Reverend TJ McGlinchey, |
Tell Me to Stay
Reverend TJ McGlinchey's music is all over the map; I say this very literally. Much of his debut album, Tell Me to Stay is rather folky and has a unmistakable Americana sound to it. However certain songs, such as "Hey Baby" and "Oye Bella," have distinctively Latin-American vibes.
While the gamut of music that this album runs is quite impressive (he seamlessly transitions into Spanish vocals, then back to English, at times), it makes for a bit of a confusing collection of songs to put on one album. It almost gives the feeling of a greatest-hits compilation, as opposed to a debut.
The songs here are consistently entertaining, while ever-changing. Some highlights include the aforementioned "Hey Baby," the opening track "Too Much" (which is the single best track on the record) and "Spinning Wheels," which has a bit of a "determined twang" (for other examples of "determined twang," see "Ghost Riders in the Sky" by Johnny Cash and "Caravan" as performed by Chet Atkins and Les Paul).
If you had to classify McGlinchey's music into one genre, it would fall somewhere in the country/folk spectrum. Unfortunately, I am of the belief that his strength lies somewhere between classic rock, blues and salsa. The biggest flaw in his country songs is that they are too simple. Granted, artists such as Willie Nelson and Lefty Frizzell have taught us there can be greatness in simplicity, but this is not as much the case with McGlinchey. As somebody who is self-described as incredibly picky when it comes to country, I don't think this album shows enough promise for McGlinchey to make it as a great country artist. However, I firmly believe his capabilities on the electric guitar would serve him very well in a career similar to Carlos Santana, though McGlinchey can supply his own more-than-capable vocals.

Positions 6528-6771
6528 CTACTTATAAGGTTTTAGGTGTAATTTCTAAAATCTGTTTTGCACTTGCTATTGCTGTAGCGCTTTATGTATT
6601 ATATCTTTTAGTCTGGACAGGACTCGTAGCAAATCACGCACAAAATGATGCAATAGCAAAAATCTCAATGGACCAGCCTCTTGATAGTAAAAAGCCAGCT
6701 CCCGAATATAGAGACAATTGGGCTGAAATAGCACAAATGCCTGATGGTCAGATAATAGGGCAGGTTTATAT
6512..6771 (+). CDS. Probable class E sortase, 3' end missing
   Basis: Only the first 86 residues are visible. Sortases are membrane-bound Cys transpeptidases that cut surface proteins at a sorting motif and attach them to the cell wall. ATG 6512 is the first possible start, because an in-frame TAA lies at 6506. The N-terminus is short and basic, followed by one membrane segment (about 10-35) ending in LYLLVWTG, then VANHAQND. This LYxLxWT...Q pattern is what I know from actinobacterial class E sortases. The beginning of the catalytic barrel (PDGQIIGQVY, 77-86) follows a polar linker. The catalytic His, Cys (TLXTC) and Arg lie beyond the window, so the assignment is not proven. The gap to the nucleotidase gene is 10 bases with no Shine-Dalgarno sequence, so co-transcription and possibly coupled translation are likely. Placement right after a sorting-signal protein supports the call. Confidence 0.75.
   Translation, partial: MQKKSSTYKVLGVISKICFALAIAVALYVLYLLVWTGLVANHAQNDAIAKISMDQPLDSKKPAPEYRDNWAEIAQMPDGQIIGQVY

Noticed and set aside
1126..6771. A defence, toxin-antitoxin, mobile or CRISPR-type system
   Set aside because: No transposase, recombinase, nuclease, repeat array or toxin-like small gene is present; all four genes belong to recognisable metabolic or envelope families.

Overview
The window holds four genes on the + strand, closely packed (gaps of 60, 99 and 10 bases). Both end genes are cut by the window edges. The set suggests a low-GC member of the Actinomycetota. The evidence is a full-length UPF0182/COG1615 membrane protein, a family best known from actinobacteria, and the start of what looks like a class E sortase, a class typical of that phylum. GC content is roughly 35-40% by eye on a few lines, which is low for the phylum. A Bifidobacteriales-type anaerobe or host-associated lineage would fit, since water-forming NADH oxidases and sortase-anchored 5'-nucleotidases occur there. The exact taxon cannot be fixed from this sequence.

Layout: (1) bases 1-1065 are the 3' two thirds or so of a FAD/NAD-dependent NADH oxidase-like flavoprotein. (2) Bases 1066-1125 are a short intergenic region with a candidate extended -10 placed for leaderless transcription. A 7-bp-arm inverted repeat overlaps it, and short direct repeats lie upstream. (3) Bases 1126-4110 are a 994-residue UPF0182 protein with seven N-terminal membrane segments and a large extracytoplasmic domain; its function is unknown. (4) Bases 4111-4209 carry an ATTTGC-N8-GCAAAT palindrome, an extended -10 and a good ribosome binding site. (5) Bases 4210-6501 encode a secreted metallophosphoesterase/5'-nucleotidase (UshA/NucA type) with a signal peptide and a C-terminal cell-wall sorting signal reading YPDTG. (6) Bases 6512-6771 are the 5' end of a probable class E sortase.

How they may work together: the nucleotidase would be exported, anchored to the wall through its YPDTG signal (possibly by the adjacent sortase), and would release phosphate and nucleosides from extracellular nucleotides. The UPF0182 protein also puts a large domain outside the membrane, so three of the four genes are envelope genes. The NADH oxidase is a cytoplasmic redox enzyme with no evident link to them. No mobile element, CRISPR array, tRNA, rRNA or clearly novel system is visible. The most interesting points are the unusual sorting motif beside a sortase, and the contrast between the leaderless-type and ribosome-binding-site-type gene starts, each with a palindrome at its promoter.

The country aspects aren't terrible, and they by no means ruin the album, but they do not need to be spliced into this piece of work. For example, the dreary tracks "Little Red Car," "Let's Fall in Love," "There was a Time" and "Gina" all sound like a combination of Jimmy Buffett and Kenny Chesney, which is not what belongs with the otherwise solid tracks that make up this album. For the artist, these tracks show McGlinchey's incredible range and skill set. For the album, these tracks show McGlinchey appears to be throwing any song he can onto one collection.
music review by
8 September 2012
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